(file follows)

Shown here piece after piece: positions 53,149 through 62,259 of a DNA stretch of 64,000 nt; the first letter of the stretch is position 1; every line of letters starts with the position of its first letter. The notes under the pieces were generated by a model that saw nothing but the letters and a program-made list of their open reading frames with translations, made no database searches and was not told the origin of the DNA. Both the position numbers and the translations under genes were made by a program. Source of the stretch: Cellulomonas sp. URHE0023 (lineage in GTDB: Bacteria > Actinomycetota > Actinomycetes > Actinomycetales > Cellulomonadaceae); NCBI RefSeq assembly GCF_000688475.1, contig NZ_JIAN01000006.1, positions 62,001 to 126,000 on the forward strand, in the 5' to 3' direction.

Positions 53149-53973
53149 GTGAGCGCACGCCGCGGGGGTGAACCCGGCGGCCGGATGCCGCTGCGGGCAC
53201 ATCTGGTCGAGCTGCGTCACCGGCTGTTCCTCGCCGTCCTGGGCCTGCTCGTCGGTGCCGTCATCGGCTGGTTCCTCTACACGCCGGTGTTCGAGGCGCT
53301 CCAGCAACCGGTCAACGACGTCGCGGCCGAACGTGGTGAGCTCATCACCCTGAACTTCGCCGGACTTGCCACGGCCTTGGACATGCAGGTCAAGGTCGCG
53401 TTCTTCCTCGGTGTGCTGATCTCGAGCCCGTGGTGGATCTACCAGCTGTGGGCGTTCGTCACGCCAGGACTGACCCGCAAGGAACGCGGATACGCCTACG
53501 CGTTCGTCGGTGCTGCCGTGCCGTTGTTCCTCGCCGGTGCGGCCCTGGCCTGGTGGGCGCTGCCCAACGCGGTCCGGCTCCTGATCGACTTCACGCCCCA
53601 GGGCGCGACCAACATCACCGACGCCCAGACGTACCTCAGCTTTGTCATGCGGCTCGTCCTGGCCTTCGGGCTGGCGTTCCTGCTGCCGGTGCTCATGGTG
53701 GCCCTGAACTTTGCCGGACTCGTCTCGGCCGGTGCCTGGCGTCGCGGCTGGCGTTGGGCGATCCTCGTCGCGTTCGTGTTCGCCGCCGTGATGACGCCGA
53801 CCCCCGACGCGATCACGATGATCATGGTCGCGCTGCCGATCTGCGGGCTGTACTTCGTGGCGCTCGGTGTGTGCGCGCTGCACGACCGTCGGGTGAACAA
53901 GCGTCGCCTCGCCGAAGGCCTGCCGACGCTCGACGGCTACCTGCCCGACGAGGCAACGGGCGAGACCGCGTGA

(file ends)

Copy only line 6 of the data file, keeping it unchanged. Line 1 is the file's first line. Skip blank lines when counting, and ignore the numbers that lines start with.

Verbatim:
53401 TTCTTCCTCGGTGTGCTGATCTCGAGCCCGTGGTGGATCTACCAGCTGTGGGCGTTCGTCACGCCAGGACTGACCCGCAAGGAACGCGGATACGCCTACG